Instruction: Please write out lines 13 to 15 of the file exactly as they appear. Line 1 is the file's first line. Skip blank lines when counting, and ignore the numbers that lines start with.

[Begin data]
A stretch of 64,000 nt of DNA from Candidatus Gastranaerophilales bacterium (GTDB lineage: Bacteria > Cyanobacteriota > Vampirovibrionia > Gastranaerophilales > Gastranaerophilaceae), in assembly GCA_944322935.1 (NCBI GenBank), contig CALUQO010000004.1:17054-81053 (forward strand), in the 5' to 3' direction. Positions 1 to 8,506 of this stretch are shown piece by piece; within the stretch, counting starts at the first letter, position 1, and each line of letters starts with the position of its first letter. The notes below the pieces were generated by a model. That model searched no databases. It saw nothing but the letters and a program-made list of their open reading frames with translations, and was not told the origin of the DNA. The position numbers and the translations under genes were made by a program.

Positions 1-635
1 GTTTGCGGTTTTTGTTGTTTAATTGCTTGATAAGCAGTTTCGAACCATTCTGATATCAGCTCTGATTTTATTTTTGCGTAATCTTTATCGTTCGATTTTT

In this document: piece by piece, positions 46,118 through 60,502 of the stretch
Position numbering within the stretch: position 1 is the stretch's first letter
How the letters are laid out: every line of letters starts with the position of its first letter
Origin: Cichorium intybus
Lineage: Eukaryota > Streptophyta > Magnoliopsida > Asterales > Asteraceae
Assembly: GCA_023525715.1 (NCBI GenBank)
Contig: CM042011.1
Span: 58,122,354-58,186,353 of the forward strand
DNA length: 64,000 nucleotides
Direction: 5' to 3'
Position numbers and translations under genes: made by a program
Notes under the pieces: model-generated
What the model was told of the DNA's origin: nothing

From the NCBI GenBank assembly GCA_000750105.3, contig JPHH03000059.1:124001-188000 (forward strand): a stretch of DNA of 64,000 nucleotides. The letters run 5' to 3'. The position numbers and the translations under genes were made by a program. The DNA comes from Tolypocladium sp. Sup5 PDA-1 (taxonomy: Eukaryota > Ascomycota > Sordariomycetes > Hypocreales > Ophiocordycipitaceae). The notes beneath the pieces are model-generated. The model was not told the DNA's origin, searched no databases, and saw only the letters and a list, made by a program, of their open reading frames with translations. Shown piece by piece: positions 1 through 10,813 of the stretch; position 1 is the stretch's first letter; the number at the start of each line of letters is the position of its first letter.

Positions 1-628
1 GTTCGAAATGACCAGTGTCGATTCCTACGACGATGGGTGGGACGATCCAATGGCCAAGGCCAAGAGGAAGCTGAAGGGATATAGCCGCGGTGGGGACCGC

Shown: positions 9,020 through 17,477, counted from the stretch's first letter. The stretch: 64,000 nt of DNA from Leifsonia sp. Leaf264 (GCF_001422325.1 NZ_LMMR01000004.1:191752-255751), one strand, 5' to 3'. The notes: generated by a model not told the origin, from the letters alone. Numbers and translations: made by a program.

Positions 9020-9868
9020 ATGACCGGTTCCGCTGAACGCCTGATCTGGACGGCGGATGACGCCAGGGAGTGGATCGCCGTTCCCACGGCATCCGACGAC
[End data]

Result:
Direction: 5' to 3'
Position numbers and translations under genes: made by a program
Notes under the pieces: model-generated